The world inhabited by the Daily Mail is filled with contradictions: we should be wary of all those dastardly foreigners, but readers are then tempted with holidays in the Mediterranean, Alpine skiing, and an increasing number of European city breaks. This means the Mail has always been keen on plugging Eurostar. And that plugging has just shown its readers the problems caused when the Mail gets its way with Governments.
Eurostar trains at St Pancras International
Last month, the Mail proclaimed “How direct train travel from London to Amsterdam is now just months away with Eurostar expected to declare a price war on low-cost airlines … Direct train travel from London St Pancras to Amsterdam Centraal from spring … Two trains a day expected in both directions, stopping in Brussels & Rotterdam … Direct route will cut current journey time of up to five hours to under four hours”.
However, while the article optimistically predicted “a cut to under four hours will bring a strong challenge to flying”, someone at the Mail did not pause to decode the Eurostar spokesman’s confirmation that “The new service will run from London to Amsterdam, and will stop in Brussels and Rotterdam along the way”. Because there is a catch.
News of that catch was broken gently by the BBC: “Channel Tunnel train operator Eurostar is launching direct services between London and Amsterdam … Trains will run twice daily from 4 April, with the journey from St Pancras to Amsterdam taking three hours and 41 minutes … But for an initial period, the Eurostar service will only run direct one-way, from London to the Dutch city”. Er, what? How do punters get back, then?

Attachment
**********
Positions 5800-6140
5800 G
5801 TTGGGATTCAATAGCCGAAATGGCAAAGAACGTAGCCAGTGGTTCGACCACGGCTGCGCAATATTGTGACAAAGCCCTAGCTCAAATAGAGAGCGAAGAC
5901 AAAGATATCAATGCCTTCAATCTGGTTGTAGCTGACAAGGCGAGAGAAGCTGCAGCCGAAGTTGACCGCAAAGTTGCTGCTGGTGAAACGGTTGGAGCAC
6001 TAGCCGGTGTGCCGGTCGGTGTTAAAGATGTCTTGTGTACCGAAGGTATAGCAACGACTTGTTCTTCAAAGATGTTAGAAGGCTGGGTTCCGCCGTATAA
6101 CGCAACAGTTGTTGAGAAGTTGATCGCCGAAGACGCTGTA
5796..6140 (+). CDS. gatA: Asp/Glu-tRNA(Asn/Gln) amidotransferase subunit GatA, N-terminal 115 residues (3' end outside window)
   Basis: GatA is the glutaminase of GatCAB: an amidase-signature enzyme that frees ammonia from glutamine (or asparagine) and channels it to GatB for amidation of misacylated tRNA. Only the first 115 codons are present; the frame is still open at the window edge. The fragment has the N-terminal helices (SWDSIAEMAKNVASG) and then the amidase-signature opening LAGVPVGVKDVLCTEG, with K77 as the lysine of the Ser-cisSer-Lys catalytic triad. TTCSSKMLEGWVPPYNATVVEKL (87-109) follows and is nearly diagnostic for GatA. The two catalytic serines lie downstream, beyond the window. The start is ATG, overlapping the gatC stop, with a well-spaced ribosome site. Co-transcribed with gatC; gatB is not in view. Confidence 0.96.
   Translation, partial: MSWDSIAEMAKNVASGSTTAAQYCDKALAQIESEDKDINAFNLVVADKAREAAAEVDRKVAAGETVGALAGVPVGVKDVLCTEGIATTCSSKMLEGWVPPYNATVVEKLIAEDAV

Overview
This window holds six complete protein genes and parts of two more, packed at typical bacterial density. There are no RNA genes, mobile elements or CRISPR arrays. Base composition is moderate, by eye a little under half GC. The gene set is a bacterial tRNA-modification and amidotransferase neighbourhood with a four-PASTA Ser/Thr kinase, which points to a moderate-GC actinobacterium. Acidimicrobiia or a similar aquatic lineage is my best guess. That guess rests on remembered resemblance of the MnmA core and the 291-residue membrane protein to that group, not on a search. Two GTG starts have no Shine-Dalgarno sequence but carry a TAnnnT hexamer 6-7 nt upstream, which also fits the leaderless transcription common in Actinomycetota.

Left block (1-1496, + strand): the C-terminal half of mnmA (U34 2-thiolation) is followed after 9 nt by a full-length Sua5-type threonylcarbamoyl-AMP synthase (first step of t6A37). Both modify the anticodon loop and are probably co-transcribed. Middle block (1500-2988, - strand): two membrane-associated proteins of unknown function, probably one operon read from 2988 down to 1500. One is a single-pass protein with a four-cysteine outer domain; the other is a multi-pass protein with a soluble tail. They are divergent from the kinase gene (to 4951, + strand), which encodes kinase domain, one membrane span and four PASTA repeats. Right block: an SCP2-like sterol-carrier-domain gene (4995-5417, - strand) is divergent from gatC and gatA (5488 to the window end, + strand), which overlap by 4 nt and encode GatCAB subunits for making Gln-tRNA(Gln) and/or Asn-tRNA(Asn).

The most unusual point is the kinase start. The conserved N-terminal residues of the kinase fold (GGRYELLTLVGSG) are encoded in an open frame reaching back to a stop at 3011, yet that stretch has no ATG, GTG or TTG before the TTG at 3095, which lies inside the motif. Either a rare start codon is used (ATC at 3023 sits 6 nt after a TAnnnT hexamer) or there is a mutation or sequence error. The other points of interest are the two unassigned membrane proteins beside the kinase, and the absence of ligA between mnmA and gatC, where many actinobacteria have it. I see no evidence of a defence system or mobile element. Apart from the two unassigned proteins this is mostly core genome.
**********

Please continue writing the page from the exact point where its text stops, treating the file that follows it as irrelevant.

Here is where the other side of the Mail coin flips up: “Passengers travelling from Amsterdam to London will have to change at Brussels to clear passport controls”. What this means has been explained in the Eurostar timetable from The Man In Seat 61.
“When Dutch & Belgian governments formally approve passport control taking place at Amsterdam & Rotterdam stations from a date in 2019 yet to be announced, Eurostar will open check-in facilities and you'll be able to board in Amsterdam or Rotterdam and travel direct to London as per the greyed-out timings above … Until then, the inwards Eurostars are unable to carry direct Amsterdam to London passengers. In the Amsterdam or Rotterdam to London direction you should use a Thalys high-speed train from Amsterdam or Rotterdam to Brussels, then a Eurostar from Brussels to London”.
Until some time in 2019, Eurostar can’t even take you from Amsterdam to Brussels and then dump punters on the platform to go through the passport and security rigmarole, before getting back on the train to London. No, they will have to run back from Amsterdam to Brussels to pick them up - all because of the UK’s security paranoia. Even after that’s all sorted, the return leg will take longer, because of security checks in Brussels.
And who has been in the vanguard of preventing successive British Governments from signing on to the Schengen area, instead forcing travellers between the UK and mainland Europe to endure more queuing and passport checks? Why, the Daily Mail, of course!
So now all those Mail readers will be able to marvel at the benefit of having their paper influence the way they travel on Eurostar. Or, as in this case, they don’t.